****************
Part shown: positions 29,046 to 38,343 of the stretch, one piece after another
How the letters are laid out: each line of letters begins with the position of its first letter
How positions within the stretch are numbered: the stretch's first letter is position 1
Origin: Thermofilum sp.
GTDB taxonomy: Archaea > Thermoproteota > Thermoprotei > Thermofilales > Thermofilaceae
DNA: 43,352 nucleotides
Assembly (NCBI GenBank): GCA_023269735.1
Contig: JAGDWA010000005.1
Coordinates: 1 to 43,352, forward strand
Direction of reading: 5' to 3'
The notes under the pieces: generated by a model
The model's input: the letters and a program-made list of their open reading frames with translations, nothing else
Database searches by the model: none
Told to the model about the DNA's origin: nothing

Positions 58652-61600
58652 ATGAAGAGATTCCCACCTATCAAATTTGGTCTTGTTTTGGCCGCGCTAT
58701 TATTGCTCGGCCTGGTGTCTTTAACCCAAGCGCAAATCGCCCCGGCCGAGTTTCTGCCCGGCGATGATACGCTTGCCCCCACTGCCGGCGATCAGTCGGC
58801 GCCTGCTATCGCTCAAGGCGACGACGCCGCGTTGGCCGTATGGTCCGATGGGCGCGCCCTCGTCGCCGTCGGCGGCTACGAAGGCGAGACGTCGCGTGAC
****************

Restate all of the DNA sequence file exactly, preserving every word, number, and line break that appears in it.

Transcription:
Part shown: positions 29,046 to 38,343 of the stretch, one piece after another
How the letters are laid out: each line of letters begins with the position of its first letter
How positions within the stretch are numbered: the stretch's first letter is position 1
Origin: Thermofilum sp.
GTDB taxonomy: Archaea > Thermoproteota > Thermoprotei > Thermofilales > Thermofilaceae
DNA: 43,352 nucleotides
Assembly (NCBI GenBank): GCA_023269735.1
Contig: JAGDWA010000005.1
Coordinates: 1 to 43,352, forward strand
Direction of reading: 5' to 3'
The notes under the pieces: generated by a model
The model's input: the letters and a program-made list of their open reading frames with translations, nothing else
Database searches by the model: none
Told to the model about the DNA's origin: nothing

Positions 58652-61600
58652 ATGAAGAGATTCCCACCTATCAAATTTGGTCTTGTTTTGGCCGCGCTAT
58701 TATTGCTCGGCCTGGTGTCTTTAACCCAAGCGCAAATCGCCCCGGCCGAGTTTCTGCCCGGCGATGATACGCTTGCCCCCACTGCCGGCGATCAGTCGGC
58801 GCCTGCTATCGCTCAAGGCGACGACGCCGCGTTGGCCGTATGGTCCGATGGGCGCGCCCTCGTCGCCGTCGGCGGCTACGAAGGCGAGACGTCGCGTGAC